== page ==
It feels as if FX markets have been in a state of paralysis for the past 3 months, fixated on the potential for Fed tapering of its monthly asset purchases (tapering). Think back to early July and it’s clear that something has gone astray. Back then, the tapering talk was gathering pace. At the same time, both the Bank of England and European Central Bank pushed back against the rise in market interest rates, the BoE mentioning the change in expectations in their statement (which caused market interest rates to fall) and the ECB moving to a more explicit form of forward guidance at their early July meeting.
At this point, the bigger trend followers in FX were thinking things were pretty much nailed. An improving US economy causing the Fed to move slowly move to the exits, with the UK and Eurozone pushing back against the winds from across the Atlantic, convinced that their domestic economies were not strong enough to shoulder rising market interest rates and the growing perception that they would follow suit. Dollar bears were in short supply.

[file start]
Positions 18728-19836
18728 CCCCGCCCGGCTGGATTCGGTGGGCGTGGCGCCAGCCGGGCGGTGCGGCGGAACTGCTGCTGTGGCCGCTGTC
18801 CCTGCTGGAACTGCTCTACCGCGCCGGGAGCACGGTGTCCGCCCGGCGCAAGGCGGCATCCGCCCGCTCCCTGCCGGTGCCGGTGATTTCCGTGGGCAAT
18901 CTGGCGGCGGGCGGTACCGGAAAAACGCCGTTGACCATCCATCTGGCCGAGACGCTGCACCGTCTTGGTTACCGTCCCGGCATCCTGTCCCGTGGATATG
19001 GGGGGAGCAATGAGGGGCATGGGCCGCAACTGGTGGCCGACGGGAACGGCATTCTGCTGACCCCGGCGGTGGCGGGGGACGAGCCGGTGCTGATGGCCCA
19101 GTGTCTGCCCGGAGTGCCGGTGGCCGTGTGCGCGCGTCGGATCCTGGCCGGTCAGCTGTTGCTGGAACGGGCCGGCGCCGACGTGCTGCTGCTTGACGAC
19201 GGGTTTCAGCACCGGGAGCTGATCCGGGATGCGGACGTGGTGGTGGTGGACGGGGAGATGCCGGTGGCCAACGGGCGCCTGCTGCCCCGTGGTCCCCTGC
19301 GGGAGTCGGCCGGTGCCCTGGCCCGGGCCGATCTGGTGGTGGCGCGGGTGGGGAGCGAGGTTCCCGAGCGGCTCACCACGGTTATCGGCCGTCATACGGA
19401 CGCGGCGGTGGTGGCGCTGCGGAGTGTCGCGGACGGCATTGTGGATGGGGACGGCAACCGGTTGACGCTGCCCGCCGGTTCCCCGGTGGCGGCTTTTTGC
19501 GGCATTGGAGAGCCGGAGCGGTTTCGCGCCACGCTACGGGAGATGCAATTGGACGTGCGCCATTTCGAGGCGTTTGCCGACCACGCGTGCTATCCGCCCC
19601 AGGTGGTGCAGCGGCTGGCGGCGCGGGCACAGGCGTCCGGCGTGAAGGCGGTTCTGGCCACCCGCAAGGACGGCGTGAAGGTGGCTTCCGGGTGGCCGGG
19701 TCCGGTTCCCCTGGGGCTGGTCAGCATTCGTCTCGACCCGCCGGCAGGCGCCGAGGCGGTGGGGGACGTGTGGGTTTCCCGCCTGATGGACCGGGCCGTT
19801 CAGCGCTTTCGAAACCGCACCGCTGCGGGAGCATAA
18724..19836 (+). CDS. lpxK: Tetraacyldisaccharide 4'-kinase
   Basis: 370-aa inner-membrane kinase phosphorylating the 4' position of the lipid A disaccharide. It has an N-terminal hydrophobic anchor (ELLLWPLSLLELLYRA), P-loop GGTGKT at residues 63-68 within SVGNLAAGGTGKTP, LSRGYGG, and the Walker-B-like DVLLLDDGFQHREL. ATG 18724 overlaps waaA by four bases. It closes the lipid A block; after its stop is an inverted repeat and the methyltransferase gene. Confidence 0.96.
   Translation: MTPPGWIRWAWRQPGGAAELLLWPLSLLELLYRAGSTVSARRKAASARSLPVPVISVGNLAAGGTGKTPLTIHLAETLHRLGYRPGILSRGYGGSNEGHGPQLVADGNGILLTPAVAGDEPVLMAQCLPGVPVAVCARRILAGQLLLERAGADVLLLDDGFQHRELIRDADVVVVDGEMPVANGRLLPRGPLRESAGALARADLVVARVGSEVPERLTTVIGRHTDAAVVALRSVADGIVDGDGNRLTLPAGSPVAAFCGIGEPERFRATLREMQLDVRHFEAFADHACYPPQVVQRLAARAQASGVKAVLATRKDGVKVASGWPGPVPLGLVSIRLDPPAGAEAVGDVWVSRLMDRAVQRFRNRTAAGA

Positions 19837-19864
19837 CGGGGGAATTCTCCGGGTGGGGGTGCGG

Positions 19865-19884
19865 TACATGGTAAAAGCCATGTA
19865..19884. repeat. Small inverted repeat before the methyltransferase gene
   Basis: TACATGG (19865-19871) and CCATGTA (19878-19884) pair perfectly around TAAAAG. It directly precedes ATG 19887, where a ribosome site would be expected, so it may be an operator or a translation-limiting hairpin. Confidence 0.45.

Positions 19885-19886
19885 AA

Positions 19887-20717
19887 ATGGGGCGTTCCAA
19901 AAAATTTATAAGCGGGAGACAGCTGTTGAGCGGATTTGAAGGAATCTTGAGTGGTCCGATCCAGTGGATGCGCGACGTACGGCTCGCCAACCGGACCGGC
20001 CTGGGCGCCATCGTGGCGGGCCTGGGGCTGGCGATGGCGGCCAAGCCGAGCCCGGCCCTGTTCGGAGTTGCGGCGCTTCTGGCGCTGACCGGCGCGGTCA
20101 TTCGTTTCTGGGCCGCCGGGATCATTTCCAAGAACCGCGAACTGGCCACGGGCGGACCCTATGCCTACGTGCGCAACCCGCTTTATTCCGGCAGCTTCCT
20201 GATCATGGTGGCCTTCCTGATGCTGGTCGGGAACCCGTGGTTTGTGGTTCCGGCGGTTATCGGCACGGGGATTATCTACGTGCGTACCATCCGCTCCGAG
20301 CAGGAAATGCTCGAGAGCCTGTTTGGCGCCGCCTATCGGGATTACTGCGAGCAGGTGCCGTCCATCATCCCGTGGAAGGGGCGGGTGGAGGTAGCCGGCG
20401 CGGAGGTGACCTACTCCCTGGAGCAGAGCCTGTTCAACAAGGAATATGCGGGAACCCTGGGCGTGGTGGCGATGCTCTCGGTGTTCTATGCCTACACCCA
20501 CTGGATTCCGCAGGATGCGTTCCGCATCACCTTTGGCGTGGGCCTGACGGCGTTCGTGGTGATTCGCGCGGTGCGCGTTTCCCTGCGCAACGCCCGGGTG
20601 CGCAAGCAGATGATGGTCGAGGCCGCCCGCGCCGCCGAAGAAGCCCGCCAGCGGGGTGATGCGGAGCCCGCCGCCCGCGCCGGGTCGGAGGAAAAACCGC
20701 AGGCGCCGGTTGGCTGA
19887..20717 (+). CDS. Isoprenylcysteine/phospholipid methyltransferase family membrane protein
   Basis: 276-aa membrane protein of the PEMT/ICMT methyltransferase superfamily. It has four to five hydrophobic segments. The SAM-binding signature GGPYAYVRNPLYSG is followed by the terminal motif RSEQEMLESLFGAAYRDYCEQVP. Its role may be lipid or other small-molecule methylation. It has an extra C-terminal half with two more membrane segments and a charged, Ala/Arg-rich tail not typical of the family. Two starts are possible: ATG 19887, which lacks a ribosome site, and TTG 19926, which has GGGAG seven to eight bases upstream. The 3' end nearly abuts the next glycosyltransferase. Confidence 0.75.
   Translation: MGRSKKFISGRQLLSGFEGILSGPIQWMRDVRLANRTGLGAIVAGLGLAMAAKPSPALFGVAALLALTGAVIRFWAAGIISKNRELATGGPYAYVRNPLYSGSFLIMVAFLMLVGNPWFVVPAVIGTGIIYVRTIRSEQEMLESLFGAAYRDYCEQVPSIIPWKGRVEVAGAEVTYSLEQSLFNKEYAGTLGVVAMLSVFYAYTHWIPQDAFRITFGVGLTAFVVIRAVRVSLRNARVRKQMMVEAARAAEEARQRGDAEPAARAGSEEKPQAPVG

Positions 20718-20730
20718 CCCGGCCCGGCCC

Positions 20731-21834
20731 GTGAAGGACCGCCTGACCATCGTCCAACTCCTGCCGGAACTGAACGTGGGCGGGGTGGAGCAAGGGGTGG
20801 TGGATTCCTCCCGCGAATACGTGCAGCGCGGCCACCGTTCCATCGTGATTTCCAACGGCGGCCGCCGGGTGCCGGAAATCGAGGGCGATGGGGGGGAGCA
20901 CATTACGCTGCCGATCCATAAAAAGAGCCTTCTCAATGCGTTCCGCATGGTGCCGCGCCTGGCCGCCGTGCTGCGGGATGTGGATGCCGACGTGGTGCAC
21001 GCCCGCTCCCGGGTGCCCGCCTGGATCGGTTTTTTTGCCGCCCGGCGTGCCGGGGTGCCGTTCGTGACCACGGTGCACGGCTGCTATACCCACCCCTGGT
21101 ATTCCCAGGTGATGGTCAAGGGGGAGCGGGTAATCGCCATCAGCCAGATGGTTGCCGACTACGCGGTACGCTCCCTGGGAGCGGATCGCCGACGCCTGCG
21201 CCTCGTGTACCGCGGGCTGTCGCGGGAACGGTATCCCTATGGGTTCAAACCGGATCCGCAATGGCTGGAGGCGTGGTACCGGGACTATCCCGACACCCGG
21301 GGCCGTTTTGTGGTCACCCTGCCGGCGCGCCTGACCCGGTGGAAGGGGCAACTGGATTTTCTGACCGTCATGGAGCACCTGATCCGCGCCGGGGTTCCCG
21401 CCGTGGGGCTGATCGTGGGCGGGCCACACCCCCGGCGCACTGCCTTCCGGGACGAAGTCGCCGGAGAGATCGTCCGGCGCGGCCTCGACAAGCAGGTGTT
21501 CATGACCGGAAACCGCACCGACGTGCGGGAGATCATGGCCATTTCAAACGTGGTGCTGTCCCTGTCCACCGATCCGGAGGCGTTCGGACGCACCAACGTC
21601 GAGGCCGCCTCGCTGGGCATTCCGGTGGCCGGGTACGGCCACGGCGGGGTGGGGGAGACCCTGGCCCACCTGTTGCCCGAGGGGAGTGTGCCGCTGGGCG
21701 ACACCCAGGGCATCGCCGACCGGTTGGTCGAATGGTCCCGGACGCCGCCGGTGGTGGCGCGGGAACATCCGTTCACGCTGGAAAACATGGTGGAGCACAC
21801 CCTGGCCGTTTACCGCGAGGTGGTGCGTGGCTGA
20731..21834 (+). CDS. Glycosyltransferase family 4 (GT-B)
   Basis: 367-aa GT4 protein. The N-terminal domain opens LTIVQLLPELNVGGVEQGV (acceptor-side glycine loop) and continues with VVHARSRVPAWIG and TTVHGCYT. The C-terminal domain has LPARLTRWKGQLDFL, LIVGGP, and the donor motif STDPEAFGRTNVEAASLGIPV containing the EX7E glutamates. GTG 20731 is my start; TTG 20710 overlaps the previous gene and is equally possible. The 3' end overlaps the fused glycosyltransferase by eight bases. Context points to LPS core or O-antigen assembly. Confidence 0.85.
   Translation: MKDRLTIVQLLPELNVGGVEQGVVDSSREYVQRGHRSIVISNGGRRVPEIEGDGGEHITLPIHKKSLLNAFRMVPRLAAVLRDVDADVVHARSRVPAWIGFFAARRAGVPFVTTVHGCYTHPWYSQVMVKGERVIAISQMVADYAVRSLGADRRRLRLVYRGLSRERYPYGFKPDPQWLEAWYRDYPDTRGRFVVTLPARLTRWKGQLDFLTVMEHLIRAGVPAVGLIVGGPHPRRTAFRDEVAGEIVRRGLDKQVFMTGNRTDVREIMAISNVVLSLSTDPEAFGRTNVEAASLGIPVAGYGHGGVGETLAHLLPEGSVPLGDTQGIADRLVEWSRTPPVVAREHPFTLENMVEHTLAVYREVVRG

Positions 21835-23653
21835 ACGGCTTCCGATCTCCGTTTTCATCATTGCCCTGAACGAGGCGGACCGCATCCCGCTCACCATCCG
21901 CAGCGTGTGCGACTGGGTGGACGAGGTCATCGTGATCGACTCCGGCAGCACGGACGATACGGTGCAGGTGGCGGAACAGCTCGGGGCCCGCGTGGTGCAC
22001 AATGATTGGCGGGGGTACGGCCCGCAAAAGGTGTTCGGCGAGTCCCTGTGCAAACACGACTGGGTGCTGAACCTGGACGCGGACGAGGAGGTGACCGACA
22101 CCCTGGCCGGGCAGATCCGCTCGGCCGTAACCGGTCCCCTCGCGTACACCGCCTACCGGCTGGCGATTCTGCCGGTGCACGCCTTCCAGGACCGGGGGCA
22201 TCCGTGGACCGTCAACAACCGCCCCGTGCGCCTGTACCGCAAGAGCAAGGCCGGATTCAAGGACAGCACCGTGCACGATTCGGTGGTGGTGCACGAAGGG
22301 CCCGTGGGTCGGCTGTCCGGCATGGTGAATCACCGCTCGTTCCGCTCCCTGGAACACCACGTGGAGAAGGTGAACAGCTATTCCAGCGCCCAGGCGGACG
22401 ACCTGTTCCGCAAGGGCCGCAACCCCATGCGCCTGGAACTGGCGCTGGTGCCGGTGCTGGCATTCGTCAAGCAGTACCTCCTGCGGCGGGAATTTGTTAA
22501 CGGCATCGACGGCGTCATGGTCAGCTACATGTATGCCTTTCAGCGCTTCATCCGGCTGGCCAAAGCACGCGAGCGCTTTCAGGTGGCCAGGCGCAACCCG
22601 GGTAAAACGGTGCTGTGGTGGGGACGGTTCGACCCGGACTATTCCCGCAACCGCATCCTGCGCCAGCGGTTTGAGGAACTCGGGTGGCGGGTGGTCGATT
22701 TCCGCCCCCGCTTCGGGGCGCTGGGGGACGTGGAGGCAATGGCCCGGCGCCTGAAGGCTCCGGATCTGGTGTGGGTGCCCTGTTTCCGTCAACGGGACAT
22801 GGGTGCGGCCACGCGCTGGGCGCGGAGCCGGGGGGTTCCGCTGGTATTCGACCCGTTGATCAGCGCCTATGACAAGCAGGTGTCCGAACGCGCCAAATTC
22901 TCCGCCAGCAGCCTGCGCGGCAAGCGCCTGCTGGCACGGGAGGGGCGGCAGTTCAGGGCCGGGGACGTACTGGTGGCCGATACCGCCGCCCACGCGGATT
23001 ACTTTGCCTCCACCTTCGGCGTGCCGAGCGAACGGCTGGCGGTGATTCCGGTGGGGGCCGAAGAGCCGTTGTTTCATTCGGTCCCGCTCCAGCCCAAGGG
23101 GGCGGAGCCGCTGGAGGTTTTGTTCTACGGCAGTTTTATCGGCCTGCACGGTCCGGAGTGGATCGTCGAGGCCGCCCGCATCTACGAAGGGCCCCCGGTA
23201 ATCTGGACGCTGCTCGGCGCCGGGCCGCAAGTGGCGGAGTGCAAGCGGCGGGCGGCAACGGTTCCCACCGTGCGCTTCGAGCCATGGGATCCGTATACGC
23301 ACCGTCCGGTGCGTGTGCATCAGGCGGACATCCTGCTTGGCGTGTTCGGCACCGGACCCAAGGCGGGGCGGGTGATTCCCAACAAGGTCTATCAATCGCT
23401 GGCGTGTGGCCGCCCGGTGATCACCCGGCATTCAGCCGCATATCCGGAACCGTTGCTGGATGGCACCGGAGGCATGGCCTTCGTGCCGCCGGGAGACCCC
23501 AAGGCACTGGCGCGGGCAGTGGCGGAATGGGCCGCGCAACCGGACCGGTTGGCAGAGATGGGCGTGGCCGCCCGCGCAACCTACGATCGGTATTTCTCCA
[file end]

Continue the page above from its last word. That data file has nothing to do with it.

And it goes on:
But in FX, more than any other market, things are never that clear cut. Since then, the euro has appreciated vs. the dollar by around 3.5%. For sterling, it’s been nearly 6%. The market has fought against the policy dynamics in the US (tapering still not seen as done deal this week) and also the UK (expecting earlier rate hike than Bank by considerable margin). In a near zero rate world, interest rate dynamics (including expectations of future changes) struggle to play such a dominant role in determining currency rates. You can also see this with the dollar’s relationship vs. the Fed’s balance sheet. I wrote about this earlier in the year in relation to currencies in general (see “Proving the new FX regime”), but for the dollar the relationship has been weak and is weakening. Never forget that the dollar is around 3% higher since the start of the current pace of asset purchases (December 2012) and was only modestly negative in the first two months.
So the message is don’t over-play linking the fate of the dollar with QE. The relationship is weak at best and the dollar has been far more strongly correlated to data surprises of late than changes in the Fed’s balance sheet. We expect to see a USD 15 bln reduction in the monthly amount of asset purchases from the Fed this week. This is not fully in the price and would initially be dollar positive, but such a move could struggle to be sustained. Furthermore, with markets more sensitive to funding positions (i.e. reliant on overseas capital), any fresh negative impact on emerging market FX is likely to be countered by gains in the euro, which is currently running a positive and rising current account surplus.